When we think of the great tantrum picture books out there, the mind immediately leaps to the be all and end all of fits, When Sophie Gets Angry--Really, Really Angry... by Molly Bang. That book sort of set the standards for meltdown lit. It's simple, it gets to the point, it teaches colors (though that's more a nice bonus rather than anything else). After Sophie authors tried to come up with different unique takes on a common occurrence. Rosemary Wells came up with Kindergators: Miracle Melts Down, Robie Harris dared to discuss the unmentionable in The Day Leo Said I Hate You!. And who could forget David Elliott's truly terrifying Finn Throws a Fit!? In the end, this book is almost an older version of Knuffle Bunny by Mo Willems (it involves preschooler fits rather than toddler fits, which as any parent will tell you are a different beast entirely). But part of what I like most about No Fits, Nilson! is that it sort of harkens back to the early days of Sophie. Ohora makes a metaphor out of the familiar and in doing so makes it even more understandable than it would be if his gorilla was nowhere in sight.
Ohora's previous picture book, Stop Snoring, Bernard! was a lovely book to look upon. As an artist, the man has cultivated a kind of acrylic mastery that really does a wonderful job of bringing out the personalities of his characters within a limited color palette. However, while the art in Bernard was at times beyond stunning, his storytelling wasn't quite there yet. It was all show without the benefit of substance. So it was a great deal of relief that I discovered that No Fits, Nilson! had remedied this little problem. Story wise, Ohora is within his element. He knows that there is no better way of describing a kid's tantrums than a 400-pound (or so) gorilla. Most important of all, the metaphor works. Nilson is a marvelous stand-in for Amelia, until that moment of spot-on role reversal.
As I mentioned before, the acrylics threaten to become the stars of the show more than once in this book. Limiting himself to blue, red, pink, yellow/beige and green, Ohora's is a very specific color scheme. Neo-21st century hipster. Indeed the book appears to be set in Brooklyn (though a map on one of the subways manages to crop out most of the Bronx, Queens, Staten Island and half of Brooklyn, so maybe I'm reading too much into the setting). As I also mentioned before, painting beautifully is one thing, but coming up with delightful, memorable characters is what separates the RISD grads from the true picture book masters. Nilson is the one that's going to get the kids the most excited to read this book so it was important for Ohora to make him a unique blue gorilla. Not the kind of guy you'd run into on the street. To do this, Ohora chooses to accessorize. Note the three watches Nilson wears on his left arm and the three on his right. Note his snappy black beret with the yellow trim, and yellow and black sneakers. Next, the artist has to make Nilson a gorilla prone to the grumps but that is essentially lovable in spite of them. For this, Amelia is a very good counterpoint. Her sweetness counteracts Nilson's barely contained rage. Finally, Ohora throws in some tiny details to make the reading experience enjoyable for adults as well. The typography at work when the tiny words "banana ice cream" move from Amelia's mouth and eyes to Nilson's mouth and eyes is a sight to behold. Ditto the funny in-jokes on the subway (New Yorkers may be the only folks who get Ohora's "Dr. Fuzzmore" ads, and the one for the zoo is a clear cut reference to Stop Snoring, Bernard!).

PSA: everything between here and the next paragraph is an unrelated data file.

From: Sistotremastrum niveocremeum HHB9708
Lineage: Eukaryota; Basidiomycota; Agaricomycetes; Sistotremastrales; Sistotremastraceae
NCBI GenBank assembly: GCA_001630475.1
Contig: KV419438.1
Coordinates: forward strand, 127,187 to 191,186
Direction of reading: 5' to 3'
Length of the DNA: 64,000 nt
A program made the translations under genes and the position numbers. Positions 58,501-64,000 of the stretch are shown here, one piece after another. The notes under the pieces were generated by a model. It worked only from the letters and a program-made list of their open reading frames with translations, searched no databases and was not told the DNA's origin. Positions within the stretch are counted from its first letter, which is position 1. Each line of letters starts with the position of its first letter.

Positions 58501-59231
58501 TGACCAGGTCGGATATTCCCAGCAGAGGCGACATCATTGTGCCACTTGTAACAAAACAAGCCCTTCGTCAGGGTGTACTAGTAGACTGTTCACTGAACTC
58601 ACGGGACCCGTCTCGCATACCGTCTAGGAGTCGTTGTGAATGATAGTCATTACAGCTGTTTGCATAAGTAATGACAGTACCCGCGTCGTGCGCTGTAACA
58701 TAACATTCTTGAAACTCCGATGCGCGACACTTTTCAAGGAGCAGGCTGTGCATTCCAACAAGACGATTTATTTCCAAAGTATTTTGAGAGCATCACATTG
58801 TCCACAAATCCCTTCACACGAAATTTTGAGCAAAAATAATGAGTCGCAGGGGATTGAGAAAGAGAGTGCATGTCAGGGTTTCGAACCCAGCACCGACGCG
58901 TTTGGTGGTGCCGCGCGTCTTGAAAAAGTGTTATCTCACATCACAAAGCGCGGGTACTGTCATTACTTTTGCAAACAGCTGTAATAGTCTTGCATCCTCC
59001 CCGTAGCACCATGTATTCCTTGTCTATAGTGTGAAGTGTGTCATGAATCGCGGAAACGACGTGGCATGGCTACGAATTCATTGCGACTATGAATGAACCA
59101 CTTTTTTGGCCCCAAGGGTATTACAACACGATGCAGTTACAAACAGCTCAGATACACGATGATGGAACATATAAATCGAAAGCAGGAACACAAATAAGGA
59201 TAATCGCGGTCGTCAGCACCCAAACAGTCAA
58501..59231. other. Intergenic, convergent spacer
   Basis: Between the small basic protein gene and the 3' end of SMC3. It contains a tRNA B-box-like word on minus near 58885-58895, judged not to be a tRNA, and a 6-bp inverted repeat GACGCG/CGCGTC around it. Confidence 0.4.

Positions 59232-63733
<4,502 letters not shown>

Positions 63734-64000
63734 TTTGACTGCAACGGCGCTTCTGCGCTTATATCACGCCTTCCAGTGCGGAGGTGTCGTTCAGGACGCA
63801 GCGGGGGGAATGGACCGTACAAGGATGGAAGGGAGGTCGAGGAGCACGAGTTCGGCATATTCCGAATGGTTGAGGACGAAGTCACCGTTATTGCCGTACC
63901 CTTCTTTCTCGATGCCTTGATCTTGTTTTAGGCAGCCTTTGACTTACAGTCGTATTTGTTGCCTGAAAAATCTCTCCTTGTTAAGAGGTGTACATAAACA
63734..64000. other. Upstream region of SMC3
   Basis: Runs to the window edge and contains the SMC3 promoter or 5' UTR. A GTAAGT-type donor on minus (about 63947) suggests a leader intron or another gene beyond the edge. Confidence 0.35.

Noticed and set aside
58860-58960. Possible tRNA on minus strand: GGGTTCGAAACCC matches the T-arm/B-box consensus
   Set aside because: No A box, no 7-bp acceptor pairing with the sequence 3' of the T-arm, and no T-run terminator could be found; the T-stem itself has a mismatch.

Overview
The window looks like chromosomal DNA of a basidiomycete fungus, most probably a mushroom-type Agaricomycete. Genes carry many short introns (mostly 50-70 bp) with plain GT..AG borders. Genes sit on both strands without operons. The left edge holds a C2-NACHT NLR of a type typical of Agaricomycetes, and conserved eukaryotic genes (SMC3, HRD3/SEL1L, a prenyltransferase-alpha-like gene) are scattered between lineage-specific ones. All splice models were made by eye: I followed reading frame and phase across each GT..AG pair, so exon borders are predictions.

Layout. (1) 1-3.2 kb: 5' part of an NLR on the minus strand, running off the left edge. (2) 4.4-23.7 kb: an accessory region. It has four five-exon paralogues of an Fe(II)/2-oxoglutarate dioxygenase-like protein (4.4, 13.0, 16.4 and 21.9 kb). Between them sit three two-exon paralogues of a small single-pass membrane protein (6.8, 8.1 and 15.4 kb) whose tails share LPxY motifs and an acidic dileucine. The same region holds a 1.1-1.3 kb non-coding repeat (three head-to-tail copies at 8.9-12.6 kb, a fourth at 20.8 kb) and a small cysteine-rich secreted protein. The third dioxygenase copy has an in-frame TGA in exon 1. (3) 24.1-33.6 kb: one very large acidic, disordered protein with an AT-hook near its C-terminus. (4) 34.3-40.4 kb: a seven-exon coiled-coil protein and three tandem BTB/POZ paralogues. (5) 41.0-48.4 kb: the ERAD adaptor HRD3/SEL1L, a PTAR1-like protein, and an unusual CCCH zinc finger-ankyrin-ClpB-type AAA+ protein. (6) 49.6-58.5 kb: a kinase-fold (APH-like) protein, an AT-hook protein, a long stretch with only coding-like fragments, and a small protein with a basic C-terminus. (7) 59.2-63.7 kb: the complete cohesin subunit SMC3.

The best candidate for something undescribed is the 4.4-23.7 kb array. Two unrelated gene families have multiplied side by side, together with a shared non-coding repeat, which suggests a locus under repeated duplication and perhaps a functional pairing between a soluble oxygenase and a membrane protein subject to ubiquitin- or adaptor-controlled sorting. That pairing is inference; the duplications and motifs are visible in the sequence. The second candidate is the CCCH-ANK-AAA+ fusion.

Yeah, I'm a fan. Kids may be the intended audience for books like this one, but it's parents that are shelling out the cash to buy. That means you have to appeal to grown-up sensibilities as well as children's. What Ohora does so well is that he knows how to tap into an appreciation for his material on both a child and adult level. This is no mean feat. Clearly the man knows where to find the picture book sweet spot. A visual feast as well as a treat to the ear, this is a book that's going to find an audience no matter where it goes. At least it better. Otherwise I might have to sick my own 400-pound gorilla on someone, and believe me . . . you do NOT want to get him angry.
For ages 2-6.
The tough, woodcut-like acrylic paintings are fantastic and the expressions just perfect. Ohora's colour pallet is limited to blue, red, pink, yellow/beige and green. The details he includes in the pictures will keep you coming back again and again to discover something new on each re-read. His characters are extremely memorable as Nelson sports three watches that he wears on his left arm and three more attached to his right arm. He adorns himself with a black snappy cap trimmed in yellow and makes a fashion statement right down to his feet which he stuffs in trendy black sneakers. Amelia is depicted as innocent and sweet with a cute little black bob haircut.... but we soon find out how her demeanour can change in a second ... into a roaring, tyrannical monster-girl. The book will appeal to both adult and child alike which makes it a fun, fun read. It is both a visual and audio treat to behold. This is a winner indeed.